How many workers will be added to the state's payroll?
How will the state's revenue plan affect school budgets?
How much will the university system's budget really go up?
These are good questions, and every day we are getting answers to them. Sometimes we get different answers, depending on who's doing the calculating, but each one represents an interesting debate on Nevada's all-important budget.
The distressing aspect to us is that this debate is going on now -- three weeks after the end of Nevada's constitutionally mandated 120-day session.
In fact, as far as we can tell, there are still more questions than answers about the budget and whatever tax plan may wind up funding it.
We suppose at some point our disappointment and dismay over the failures of the 72nd session of the Nevada Legislature will begin to fade. But not yet.
At this point, with the Legislature set to convene again next week, we remain outraged -- and, we think, the taxpaying public remains outraged -- that its members were unable to complete their most fundamental and important task.
Gov. Kenny Guinn, for as much criticism as he has taken, at least met his deadline for presenting a balanced budget back in February. We're beginning to wonder if the Legislature's ineffectual wrangling shouldn't be disregarded, Guinn's proposal put into effect, and lawmakers told to come back to try again in two years.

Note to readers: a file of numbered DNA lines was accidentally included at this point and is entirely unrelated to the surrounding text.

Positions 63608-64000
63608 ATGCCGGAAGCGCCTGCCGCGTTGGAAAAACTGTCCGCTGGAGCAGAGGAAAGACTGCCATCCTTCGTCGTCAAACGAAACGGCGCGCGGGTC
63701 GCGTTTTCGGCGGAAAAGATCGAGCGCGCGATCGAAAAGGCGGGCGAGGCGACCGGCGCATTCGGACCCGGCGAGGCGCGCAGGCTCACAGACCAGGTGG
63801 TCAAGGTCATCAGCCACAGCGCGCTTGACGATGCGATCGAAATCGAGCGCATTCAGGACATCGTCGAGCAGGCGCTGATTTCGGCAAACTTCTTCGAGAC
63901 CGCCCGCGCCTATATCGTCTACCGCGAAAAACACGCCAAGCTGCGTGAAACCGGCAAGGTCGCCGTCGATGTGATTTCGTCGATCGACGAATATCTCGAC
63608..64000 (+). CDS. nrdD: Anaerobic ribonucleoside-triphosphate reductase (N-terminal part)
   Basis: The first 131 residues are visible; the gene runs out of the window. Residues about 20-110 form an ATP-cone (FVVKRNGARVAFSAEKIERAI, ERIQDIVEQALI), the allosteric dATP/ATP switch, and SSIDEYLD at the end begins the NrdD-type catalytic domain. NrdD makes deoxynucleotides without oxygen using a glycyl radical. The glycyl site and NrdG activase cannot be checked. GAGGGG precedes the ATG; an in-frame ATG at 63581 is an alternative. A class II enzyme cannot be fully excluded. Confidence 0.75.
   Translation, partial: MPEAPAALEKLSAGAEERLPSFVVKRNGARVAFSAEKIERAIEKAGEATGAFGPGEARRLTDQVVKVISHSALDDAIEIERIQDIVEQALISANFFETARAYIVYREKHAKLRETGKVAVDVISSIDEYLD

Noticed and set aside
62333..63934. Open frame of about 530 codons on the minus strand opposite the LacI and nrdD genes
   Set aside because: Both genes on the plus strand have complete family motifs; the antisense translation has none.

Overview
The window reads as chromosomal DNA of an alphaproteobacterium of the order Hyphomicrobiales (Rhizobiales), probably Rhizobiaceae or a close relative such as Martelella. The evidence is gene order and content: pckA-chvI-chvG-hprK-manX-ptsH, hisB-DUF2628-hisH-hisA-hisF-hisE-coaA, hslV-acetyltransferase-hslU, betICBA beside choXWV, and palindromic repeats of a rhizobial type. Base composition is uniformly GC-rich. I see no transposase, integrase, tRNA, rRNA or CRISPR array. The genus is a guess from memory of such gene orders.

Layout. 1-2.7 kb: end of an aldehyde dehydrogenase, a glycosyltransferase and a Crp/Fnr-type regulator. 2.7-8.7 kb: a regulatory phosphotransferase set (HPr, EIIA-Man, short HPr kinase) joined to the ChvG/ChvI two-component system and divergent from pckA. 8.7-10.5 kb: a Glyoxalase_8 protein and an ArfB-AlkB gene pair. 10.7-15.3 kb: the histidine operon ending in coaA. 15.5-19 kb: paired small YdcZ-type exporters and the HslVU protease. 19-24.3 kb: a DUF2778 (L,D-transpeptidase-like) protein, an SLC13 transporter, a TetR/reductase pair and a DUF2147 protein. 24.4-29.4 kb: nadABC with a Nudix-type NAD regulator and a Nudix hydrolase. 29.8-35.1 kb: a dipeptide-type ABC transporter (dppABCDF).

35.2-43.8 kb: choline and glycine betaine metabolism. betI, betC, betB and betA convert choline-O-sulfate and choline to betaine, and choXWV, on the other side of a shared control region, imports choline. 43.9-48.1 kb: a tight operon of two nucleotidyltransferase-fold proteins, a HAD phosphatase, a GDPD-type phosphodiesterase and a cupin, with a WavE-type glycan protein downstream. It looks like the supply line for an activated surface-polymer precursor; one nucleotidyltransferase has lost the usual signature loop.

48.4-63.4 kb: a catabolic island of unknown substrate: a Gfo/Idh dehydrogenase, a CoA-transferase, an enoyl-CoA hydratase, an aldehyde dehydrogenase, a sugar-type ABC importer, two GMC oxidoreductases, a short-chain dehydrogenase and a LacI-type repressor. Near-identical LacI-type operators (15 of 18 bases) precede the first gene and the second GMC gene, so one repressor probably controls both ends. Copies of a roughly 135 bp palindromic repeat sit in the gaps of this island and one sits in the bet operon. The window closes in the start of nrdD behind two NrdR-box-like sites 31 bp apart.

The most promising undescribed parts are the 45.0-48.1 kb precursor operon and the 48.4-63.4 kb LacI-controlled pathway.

Some blame the two-thirds majority of Assembly and Senate needed for any tax increase. We say, thank goodness it's in place.
The ability of a minority to waylay the largest tax increase in Nevada history is just the kind of safeguard it was envisioned to be when enacted. Without it, a tax plan -- barely analyzed, wholly undiscussed by the public -- would have been forced down our throats in the waning minutes of June 2.
A powerful minority can hold the majority accountable. So far, that's about the only thing positive to have happened.